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New records of sylvatic plague in Kansas

January 1, 2000

Sylvatic plague, or plague of wild rodents is caused by Yersinia pestis and entered California (USA) from Asia about 1899. Extensive sampling during the 1930's and 1940's documented the spread of plague to approximately its current distribution in North America. Records from the Centers for Disease Control and Prevention document plague in Kansas (USA) between 1945 and 1950, but since then there has been no documentation of plague in the state. Following a die-off of a black-tailed prairie dog (Cynomys ludovicianus) colony on the Cimarron National Grassland, in the southwestern corner of Kansas (37°10′N, 101°45′W), we sampled fleas from burrows in June 1997, and tested them for Yersinia pestis. Twelve of 13 pools of Oropsyla hirsuta and one of two Pulex sp. were positive. A similar sample of fleas, from another colony where black-tailed prairie dogs were active at the time, yielded no positive fleas.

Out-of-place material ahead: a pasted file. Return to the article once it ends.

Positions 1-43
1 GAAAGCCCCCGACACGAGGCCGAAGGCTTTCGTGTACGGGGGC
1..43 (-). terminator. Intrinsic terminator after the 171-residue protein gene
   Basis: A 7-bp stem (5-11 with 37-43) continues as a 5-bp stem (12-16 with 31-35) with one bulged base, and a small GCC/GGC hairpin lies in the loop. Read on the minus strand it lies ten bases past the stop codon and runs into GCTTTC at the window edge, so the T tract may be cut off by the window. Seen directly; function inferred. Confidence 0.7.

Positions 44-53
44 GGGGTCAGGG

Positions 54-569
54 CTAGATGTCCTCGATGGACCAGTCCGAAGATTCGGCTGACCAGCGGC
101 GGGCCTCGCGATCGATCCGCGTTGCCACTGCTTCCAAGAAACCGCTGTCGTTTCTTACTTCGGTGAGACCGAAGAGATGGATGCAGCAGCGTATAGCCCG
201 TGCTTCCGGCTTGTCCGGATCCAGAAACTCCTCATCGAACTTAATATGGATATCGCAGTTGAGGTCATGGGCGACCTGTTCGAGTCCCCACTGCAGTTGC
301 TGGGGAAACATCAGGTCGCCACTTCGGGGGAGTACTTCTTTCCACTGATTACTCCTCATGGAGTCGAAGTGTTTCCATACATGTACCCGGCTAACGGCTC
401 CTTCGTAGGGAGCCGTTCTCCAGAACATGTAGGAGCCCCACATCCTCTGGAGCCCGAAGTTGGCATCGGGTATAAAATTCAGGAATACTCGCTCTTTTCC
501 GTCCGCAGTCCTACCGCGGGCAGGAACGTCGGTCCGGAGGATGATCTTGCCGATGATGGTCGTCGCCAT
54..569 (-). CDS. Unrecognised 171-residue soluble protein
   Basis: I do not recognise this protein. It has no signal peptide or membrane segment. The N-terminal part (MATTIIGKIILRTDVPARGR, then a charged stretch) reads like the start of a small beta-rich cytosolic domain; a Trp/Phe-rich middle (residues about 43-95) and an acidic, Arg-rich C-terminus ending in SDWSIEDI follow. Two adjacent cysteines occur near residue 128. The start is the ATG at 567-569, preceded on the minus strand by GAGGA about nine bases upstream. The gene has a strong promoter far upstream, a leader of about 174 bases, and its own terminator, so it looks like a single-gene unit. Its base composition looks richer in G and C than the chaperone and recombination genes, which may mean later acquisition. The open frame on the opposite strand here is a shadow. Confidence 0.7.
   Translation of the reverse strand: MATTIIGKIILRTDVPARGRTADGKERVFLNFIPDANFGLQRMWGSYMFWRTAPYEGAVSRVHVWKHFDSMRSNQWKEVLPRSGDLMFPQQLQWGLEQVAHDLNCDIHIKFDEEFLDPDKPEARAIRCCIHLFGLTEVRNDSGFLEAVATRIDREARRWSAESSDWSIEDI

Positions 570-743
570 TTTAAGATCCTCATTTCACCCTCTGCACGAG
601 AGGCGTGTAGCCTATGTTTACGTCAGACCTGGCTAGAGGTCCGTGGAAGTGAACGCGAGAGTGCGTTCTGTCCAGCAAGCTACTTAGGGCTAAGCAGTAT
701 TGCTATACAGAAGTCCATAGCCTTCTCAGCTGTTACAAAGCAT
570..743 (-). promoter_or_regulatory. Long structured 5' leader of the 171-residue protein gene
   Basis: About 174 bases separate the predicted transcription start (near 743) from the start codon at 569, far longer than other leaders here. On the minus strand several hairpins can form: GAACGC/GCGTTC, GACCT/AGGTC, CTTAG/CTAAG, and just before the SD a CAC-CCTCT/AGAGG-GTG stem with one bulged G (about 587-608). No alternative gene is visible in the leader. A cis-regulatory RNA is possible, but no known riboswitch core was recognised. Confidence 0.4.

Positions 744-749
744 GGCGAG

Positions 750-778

Publication Year 2000
Title New records of sylvatic plague in Kansas
DOI 10.7589/0090-3558-36.2.389
Authors J.F. Cully, L.G. Carter, K.L. Gage
Publication Type Article
Publication Subtype Journal Article
Series Title Journal of Wildlife Diseases
Index ID 70022860
Record Source USGS Publications Warehouse